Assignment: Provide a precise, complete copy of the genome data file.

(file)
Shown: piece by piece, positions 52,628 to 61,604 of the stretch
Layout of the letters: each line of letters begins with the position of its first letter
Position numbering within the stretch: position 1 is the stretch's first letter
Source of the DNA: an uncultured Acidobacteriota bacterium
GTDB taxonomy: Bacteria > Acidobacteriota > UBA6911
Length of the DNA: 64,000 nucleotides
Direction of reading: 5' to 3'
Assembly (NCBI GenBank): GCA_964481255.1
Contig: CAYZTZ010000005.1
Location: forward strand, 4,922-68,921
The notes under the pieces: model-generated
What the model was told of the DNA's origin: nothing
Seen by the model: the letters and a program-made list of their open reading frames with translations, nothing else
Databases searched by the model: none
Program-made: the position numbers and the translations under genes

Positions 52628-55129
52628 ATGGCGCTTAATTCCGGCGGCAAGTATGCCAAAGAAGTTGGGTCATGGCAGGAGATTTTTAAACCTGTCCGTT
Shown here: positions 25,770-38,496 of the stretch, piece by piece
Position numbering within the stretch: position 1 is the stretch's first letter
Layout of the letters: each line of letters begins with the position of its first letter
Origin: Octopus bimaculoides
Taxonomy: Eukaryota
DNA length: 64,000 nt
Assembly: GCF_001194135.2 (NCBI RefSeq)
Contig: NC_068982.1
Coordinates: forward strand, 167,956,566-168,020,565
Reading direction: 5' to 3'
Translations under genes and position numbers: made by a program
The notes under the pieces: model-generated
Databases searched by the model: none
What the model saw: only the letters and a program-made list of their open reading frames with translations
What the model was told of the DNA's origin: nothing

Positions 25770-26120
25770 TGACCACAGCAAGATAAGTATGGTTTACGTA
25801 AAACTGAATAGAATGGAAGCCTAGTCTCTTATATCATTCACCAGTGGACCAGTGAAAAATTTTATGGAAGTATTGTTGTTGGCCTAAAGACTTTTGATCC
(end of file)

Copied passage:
Shown: piece by piece, positions 52,628 to 61,604 of the stretch
Layout of the letters: each line of letters begins with the position of its first letter
Position numbering within the stretch: position 1 is the stretch's first letter
Source of the DNA: an uncultured Acidobacteriota bacterium
GTDB taxonomy: Bacteria > Acidobacteriota > UBA6911
Length of the DNA: 64,000 nucleotides
Direction of reading: 5' to 3'
Assembly (NCBI GenBank): GCA_964481255.1
Contig: CAYZTZ010000005.1
Location: forward strand, 4,922-68,921
The notes under the pieces: model-generated
What the model was told of the DNA's origin: nothing
Seen by the model: the letters and a program-made list of their open reading frames with translations, nothing else
Databases searched by the model: none
Program-made: the position numbers and the translations under genes

Positions 52628-55129
52628 ATGGCGCTTAATTCCGGCGGCAAGTATGCCAAAGAAGTTGGGTCATGGCAGGAGATTTTTAAACCTGTCCGTT
Shown here: positions 25,770-38,496 of the stretch, piece by piece
Position numbering within the stretch: position 1 is the stretch's first letter
Layout of the letters: each line of letters begins with the position of its first letter
Origin: Octopus bimaculoides
Taxonomy: Eukaryota
DNA length: 64,000 nt
Assembly: GCF_001194135.2 (NCBI RefSeq)
Contig: NC_068982.1
Coordinates: forward strand, 167,956,566-168,020,565
Reading direction: 5' to 3'
Translations under genes and position numbers: made by a program
The notes under the pieces: model-generated
Databases searched by the model: none
What the model saw: only the letters and a program-made list of their open reading frames with translations
What the model was told of the DNA's origin: nothing

Positions 25770-26120
25770 TGACCACAGCAAGATAAGTATGGTTTACGTA
25801 AAACTGAATAGAATGGAAGCCTAGTCTCTTATATCATTCACCAGTGGACCAGTGAAAAATTTTATGGAAGTATTGTTGTTGGCCTAAAGACTTTTGATCC